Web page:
Meanwhile, we have new front HAZCAM images to play with. The nice thing about HAZCAM images is that they give you what I think of as a rover's-eye view. The HAZCAMs are mounted on the rover's body, two on the front and two on the rear of the big gold box (the WEB, or Warm Electronics Box) that houses the rover's brain. The NAVCAM and PANCAM images come from mast height, which is closer to an adult human's height, so they're more like what you'd see standing there. But the HAZCAMs are used for the mobility system, so they show the view the rover uses when it's thinking about the terrain. (This is a simplification; we could use the NAVCAMs for driving, for example, but that's more or less how it works.)
Courtesy NASA/JPL-Caltech. A view from the front HAZCAMs.
The rover started standup okay, which is an important step towards getting off the lander. Matt Wallace reports that there's some ambiguity in the data, but they think everything is fine. We have images showing the front wheels are deployed. Score!
Brian was here doing interviews for a couple of hours today, so he leaves early. Apparently there is press demand for random rover drivers, so maybe I'll go by and try my luck at that, after all. We'll see. First I have to think about whether I have anything to say.
I get around to checking my email and find some actual work to do -- there's a trivial problem in a file we use to expand SAP-produced activity plans to commands. I don't produce the file, so it's nothing I can fix -- the file's owner has already fixed it, anyway -- but I test it out myself, just to be sure. Everything's fine now, as expected.
I've found something useful to do with my time after all: writing documentation! That always gets pushed off to the last minute, and our development was hardly an exception. I've written some documentation for my software, but not enough, and every day they slip egress is another day I can beef up the docs. It'll pay off sometime -- they'll find what they need in the docs so they decide they don't have to wake me, for instance. (Like that ever happens. Real world: "I don't know how to do this and we've got to uplink in 5 minutes. Get Scott." Oh, well.)
I've taken to working in the Sequencing MSA so that I can listen in on the VOCA net, which lets me monitor the SMSA. In addition, the command approval meetings happen in here, and there's a TV so I can watch the press conference when that happens. It almost makes me feel like I'm a part of what's happening here.
There's concern over restlessness in the press; delaying egress isn't making them any happier than it makes us. We want to make the point that this is the sort of thing we expect to happen during this phase, and are deliberately going slowly, trying to ensure we don't make a mistake. Pete Theisinger asks, "If you'd told us a week ago that we'd have a functioning rover on Mars but it would take us four or five extra days to get off the lander, would you have made the trade?" It's a rhetorical question, of course: hell, yes, we'd have made the trade! Pete makes that point later, in the press conference, and it gets a laugh while making the point.
Pete, incidentally, is the anti-bullshit. The only thing that works with him is to be absolutely straightforward and to have your shit together, because he looks at you with these laser eyes that see all the way down into your soul and can tell when you're trying to put one over on him. So you don't try. There's something utterly solid about Pete's personality, and he makes that work for him when he talks to the press. He seems to decide that *this* is how they're going to perceive the situation, and they do. I need to learn that.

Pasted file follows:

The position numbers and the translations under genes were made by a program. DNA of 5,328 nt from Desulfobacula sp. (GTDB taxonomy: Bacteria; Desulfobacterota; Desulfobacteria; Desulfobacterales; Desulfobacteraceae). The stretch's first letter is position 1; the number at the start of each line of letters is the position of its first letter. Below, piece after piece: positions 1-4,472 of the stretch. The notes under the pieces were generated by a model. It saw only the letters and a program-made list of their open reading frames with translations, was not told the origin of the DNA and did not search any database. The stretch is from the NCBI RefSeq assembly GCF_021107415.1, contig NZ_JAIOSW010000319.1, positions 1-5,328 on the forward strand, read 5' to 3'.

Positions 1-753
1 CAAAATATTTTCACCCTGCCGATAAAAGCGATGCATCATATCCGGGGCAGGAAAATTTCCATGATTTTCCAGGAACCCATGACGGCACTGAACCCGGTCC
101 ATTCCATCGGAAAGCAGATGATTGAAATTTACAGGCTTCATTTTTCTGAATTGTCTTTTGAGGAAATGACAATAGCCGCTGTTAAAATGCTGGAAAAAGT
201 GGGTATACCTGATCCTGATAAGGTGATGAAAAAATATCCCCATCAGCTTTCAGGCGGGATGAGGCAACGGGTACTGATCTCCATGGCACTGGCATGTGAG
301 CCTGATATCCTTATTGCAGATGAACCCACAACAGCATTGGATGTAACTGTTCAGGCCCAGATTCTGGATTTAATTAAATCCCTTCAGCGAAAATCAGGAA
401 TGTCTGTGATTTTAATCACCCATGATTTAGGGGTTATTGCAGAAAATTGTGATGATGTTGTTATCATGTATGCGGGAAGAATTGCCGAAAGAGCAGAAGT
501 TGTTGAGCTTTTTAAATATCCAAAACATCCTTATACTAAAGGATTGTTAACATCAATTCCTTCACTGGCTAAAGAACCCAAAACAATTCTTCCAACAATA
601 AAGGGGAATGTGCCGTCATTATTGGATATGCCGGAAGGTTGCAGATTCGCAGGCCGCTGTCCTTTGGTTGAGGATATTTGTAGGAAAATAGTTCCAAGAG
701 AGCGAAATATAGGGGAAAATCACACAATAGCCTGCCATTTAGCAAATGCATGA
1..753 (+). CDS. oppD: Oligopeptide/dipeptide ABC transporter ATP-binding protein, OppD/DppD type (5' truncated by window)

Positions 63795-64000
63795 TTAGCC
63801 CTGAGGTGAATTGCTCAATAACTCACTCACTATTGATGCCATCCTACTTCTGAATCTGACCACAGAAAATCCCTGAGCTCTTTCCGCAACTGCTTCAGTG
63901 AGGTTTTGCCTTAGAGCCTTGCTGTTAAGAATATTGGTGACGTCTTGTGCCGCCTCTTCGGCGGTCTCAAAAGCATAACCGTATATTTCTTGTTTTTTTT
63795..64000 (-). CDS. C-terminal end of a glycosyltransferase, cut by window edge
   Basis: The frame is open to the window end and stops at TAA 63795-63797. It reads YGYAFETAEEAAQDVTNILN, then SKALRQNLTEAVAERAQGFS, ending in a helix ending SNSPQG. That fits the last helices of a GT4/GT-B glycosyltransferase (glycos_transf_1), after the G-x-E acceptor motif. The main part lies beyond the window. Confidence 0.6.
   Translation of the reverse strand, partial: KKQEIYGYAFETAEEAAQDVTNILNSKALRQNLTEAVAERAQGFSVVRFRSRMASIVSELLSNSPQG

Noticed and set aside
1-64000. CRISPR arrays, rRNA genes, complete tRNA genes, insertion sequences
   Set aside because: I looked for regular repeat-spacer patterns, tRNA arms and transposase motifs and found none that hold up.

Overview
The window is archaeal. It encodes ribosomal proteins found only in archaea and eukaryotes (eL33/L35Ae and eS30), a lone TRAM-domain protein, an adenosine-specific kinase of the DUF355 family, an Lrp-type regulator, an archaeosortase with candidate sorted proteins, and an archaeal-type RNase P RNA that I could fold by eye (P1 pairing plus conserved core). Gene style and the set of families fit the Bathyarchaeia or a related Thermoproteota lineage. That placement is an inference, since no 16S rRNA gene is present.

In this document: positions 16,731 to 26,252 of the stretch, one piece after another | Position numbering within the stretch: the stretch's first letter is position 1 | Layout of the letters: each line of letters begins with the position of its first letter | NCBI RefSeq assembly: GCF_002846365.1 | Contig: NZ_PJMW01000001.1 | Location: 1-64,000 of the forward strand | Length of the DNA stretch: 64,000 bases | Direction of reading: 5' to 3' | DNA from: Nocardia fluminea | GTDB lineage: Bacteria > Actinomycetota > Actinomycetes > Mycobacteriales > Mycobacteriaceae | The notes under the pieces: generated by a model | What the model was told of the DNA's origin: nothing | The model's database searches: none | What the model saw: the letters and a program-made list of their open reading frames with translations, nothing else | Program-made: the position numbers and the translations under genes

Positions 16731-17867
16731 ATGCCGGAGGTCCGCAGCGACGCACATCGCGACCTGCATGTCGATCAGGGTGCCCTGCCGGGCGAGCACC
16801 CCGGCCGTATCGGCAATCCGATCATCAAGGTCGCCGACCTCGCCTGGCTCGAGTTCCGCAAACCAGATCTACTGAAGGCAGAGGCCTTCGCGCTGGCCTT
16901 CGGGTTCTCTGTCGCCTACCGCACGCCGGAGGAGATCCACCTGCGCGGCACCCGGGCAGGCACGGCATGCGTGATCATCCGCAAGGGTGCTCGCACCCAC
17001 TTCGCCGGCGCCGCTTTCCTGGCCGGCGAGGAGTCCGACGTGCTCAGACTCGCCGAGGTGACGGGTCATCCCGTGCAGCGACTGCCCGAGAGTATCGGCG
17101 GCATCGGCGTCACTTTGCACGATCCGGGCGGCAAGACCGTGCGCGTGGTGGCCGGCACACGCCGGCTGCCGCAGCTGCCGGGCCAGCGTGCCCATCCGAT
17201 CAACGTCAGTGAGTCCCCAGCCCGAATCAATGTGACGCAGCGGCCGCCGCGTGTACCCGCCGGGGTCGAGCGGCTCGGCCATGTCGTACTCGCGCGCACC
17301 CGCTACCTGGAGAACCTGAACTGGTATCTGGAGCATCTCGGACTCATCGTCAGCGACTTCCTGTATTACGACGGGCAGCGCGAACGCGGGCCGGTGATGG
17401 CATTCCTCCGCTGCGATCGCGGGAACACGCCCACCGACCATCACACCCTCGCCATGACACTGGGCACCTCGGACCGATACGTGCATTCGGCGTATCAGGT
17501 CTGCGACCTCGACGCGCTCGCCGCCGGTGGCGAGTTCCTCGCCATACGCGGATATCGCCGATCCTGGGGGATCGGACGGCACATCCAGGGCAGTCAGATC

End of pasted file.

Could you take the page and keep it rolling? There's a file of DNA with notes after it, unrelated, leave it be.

Just before the press conference starts, there's a small crisis: Matt Wallace calls Art Thompson's cell phone, wanting to know the name of the Bob Marley song we played to "wake up" the rover this morning. "It's called 'Stand Up, Wake Up,' right?" I hear Art saying. "Or is it 'Wake Up, Stand Up'? Because you have to wake up before you can stand up?" People in the room are shrugging. Don't these people know anything? "It's 'Get Up, Stand Up,'" I tell him, and he tells Matt, and a few minutes later it comes out of Matt's mouth in the press conference. There's something cool about that.
Some people are complaining about not having had a day off. I'm thinking, "The greatest thing ever is happening right here, and you want to be somewhere else?" But it's not the first Mars rover for some of these people -- they've done this before, and while they're not exactly blasé about it, they're not necessarily going to feel as excited as I do. (And besides, sometimes people complain that they haven't had a day off, not because they're really upset about it, but just to advertise the fact that they're working hard, because they want a pat on the back.) Maybe I'll feel that way later, but it's hard to imagine it right now.
The big news, though, is that the President is calling for a manned mission to the moon, establishing a permanent space station there, and then on to Mars. If this guy isn't careful, he's going to make me like him.
 The Science Activity Planner, a sort of software whiteboard we use to sketch out our high-level plan for the day before we get down to the real low-level work of sequencing it all.
 As it turns out: not so much.